Android uses this concept to share data across activities, services or receivers — either in the same application or to third-party apps. The difference is that instead of relying on Serializable to send data from custom types, the OS requires you to implement Parcelable to send these objects.

Project overview

To follow along with the code examples throughout this section, download the starter project and open 11-serialization/projects/starter with Android Studio.

Fig. 11.1 - Project view hierarchy
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Android app

Located inside androidApp, the Android app contains the Gradle configuration files, the app source code and its resources. It’s the same structure that you’re already used to from your Android apps, and you can use any library or component as you typically do:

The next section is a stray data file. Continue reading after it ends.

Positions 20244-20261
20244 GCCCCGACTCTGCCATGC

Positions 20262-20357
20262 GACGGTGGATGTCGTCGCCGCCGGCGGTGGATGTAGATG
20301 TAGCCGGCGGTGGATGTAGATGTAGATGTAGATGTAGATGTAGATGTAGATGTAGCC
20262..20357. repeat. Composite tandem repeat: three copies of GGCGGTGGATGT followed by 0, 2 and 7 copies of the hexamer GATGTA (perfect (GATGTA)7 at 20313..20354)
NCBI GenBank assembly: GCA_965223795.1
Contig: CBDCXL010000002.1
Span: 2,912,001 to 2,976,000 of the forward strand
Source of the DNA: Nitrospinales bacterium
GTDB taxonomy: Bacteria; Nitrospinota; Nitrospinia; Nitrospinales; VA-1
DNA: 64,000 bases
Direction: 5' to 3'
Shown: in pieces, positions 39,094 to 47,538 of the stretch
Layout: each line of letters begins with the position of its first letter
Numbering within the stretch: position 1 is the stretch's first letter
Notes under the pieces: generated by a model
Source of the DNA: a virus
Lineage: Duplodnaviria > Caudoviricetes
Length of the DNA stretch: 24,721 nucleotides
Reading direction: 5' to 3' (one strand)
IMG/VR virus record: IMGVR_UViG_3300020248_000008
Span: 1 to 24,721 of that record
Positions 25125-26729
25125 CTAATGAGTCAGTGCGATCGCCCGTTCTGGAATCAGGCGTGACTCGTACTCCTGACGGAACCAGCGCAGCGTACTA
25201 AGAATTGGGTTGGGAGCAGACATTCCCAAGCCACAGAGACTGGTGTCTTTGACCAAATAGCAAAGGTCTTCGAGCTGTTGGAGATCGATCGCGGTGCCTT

Fig. 11.2 - Android starter project running. Empty screen with no data.
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iOS app

Your iOS app is inside the iOSApp folder. Navigate to this folder and in the root directory and enter:

pod install
cd "$SRCROOT/.."
./gradlew :shared:embedAndSignAppleFrameworkForXcode
Fig. 11.3 - iOS starter project running. Empty screen with no data.
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Desktop application

The desktop application is similar to the Android app. The code was copied from one project to the other with just a couple of small changes — namely, on the libraries used that weren’t available for the JVM target:

./gradlew desktopApp:run
Fig. 11.4 - Desktop starter project running. Empty screen with no data.